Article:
A Farmer's Vacation, 1873

Guernsey, from an article in the influential American publication, Scribner's Monthly Magazine, September 1873; the article is one of a series eventually brought together as a book, A Farmer's Vacation, by George Wearing, published in the same year. Interest in the exportation of Guernsey cattle to North America and their management was bringing significant numbers of US farmers or their agents to Guernsey in this period. Wearing had first visited Jersey, to compare their agricultural procedures. Below is the Couture Water Lane in St Peter Port, admired by the author.

Le Publiciste: Thomas de la Rue and Mr Greenslade fall out, 1813

The proprietor of the short-lived but interesting newpaper Le Publiciste, the printer and publisher Thomas Greenslade, published a letter in his newspaper on 26th December 1812, highlighting his disagreement with his editor, Thomas de la Rue. De la Rue was busy starting up his own newspaper in Guernsey, Le Miroir Politique, which had its first issue in February 1813, and went on to found the printing company that still bears his name.

Dame Drillot

Mary, shown in the illustration in front of the Drillot's farmhouse, meets her future grandmother-in-law, a Guernsey farmer's widow, Marion Drillot; Marion's costume is described in detail. By Frances Carey Brock, from her moralistic but entertaining novel, Clear shining after rain: a Guernsey story, in the Library collection, published in 1871.

Shell-collecting, 1833

From the Strangers' Guide to Guernsey and Jersey, Guernsey: Barbet, 1833, pp. 39 ff. 'But it will answer no good purpose for the shell collector in Herm, to employ the language of science, in his research for shells; he must employ popular terms, inasmuch as the good people of Herm are utterly ignorant of the phraseology of the conchologist, and are in the habit of calling things by such names as strike their senses. They have their silver, pink, purple, yellow, rose, and blue shells. There are fine subjects on what the inhabitants call the 'best shell banks,' but which the native collectors pass over, because they do not consider them as shells. For instance, at times here, are very rich corals and corallines, cast up by the action of the sea, only to be discovered by those who are judges of the nature of their research.'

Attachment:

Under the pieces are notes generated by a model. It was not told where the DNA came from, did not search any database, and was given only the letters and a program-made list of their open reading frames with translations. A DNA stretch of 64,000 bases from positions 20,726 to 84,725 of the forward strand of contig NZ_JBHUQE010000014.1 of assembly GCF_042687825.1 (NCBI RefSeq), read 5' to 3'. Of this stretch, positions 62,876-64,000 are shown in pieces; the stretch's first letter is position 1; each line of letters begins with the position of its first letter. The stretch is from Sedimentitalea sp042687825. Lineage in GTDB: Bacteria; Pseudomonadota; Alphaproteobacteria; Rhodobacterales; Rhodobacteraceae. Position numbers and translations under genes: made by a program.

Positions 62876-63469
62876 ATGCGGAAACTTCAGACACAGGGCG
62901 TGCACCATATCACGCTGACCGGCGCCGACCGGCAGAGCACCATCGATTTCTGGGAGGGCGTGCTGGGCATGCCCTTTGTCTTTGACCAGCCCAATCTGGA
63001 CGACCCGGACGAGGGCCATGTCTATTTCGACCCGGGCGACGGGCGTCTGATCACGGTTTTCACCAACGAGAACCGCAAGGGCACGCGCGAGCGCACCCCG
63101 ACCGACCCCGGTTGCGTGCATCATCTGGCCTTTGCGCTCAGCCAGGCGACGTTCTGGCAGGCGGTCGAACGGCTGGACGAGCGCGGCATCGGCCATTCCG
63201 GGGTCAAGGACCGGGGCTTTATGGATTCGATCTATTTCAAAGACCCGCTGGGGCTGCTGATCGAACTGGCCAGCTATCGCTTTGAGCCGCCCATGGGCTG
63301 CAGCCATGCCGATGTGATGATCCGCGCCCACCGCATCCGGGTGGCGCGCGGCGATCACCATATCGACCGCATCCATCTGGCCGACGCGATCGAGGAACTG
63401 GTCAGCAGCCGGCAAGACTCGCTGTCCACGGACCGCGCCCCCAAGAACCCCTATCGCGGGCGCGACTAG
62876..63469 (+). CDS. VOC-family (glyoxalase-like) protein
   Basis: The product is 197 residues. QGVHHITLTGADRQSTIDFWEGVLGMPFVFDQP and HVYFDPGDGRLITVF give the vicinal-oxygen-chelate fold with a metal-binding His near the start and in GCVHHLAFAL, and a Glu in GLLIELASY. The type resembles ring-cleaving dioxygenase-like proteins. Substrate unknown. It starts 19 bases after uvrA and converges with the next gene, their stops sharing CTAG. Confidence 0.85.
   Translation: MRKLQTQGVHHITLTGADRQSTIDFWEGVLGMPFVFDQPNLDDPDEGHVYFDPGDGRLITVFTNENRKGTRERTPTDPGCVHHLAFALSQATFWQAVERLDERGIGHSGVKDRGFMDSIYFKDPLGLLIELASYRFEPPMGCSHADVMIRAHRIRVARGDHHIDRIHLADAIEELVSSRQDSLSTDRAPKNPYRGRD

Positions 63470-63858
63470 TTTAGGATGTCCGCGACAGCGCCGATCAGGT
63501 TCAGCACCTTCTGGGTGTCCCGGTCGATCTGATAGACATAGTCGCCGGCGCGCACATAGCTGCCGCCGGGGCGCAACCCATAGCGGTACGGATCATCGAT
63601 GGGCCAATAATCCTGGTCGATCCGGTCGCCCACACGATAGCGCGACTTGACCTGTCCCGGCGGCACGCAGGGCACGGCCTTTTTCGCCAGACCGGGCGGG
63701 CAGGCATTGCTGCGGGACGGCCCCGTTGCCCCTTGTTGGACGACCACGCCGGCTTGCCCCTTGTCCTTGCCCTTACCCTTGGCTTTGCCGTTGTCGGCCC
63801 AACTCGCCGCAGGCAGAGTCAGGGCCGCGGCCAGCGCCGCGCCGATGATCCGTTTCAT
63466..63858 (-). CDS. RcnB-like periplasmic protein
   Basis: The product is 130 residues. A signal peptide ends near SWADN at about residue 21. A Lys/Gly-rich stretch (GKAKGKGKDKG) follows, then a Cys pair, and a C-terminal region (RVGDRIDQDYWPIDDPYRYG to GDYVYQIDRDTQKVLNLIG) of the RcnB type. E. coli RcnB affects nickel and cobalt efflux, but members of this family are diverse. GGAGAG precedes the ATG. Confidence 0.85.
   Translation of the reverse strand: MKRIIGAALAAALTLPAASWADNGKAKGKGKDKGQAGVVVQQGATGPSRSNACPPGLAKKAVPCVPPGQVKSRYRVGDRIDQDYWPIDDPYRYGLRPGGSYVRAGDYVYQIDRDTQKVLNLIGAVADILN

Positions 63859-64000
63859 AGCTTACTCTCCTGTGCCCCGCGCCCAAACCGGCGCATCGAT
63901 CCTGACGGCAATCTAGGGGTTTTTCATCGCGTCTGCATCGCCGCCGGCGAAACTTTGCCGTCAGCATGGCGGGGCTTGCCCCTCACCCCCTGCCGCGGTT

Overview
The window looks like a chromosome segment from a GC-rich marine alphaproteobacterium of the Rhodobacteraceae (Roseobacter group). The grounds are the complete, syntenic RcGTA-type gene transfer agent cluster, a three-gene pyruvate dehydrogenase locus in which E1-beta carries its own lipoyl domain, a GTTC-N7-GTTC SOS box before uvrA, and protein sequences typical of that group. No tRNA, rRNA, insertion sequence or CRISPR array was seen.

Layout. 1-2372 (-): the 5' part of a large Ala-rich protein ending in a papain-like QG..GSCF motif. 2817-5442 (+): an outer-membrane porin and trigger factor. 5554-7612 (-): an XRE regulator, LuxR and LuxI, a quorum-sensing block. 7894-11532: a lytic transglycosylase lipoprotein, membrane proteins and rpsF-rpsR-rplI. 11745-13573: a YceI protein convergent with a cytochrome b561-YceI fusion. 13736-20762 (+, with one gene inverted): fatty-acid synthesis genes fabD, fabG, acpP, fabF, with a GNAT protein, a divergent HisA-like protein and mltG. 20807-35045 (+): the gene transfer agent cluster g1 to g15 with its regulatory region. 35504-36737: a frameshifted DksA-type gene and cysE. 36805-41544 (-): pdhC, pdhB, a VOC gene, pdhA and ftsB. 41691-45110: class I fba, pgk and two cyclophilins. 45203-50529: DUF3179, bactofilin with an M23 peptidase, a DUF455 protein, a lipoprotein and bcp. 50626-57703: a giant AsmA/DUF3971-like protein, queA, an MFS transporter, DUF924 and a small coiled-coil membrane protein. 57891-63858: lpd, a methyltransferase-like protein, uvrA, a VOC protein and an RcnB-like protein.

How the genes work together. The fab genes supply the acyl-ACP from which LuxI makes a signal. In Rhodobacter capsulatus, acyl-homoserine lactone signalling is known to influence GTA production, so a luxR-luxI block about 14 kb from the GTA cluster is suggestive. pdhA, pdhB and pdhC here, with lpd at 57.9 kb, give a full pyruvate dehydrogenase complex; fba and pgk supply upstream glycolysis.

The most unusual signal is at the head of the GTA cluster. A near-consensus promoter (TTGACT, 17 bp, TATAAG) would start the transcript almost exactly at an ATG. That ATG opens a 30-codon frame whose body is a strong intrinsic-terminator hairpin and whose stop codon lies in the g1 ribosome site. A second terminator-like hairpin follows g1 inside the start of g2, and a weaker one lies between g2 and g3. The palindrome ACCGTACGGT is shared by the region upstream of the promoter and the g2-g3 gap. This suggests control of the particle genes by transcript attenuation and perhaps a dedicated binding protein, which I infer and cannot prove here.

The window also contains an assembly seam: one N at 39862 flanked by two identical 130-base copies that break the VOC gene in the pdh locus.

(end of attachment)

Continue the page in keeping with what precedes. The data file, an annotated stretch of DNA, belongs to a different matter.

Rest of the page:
Attempted Murder at Sea

From The Terrific Record and Chronicle of Remarkable and Interesting Events , 1849. I was bound for Liverpool, says an American Captain, in a fine stout ship, of about four hundred tons burden, with a valuable cargo on board, and about ninety thousand dollars in specie. When we were about to sail, the mate informed me that he had shipped two foreigners as seamen, one a native of Guernsey, and the other a Frenchman from Brittany. I was pleased, however, with the appearance of the crew generally, and particularly with the foreigners. They were both stout and able-bodied men, and alert and…

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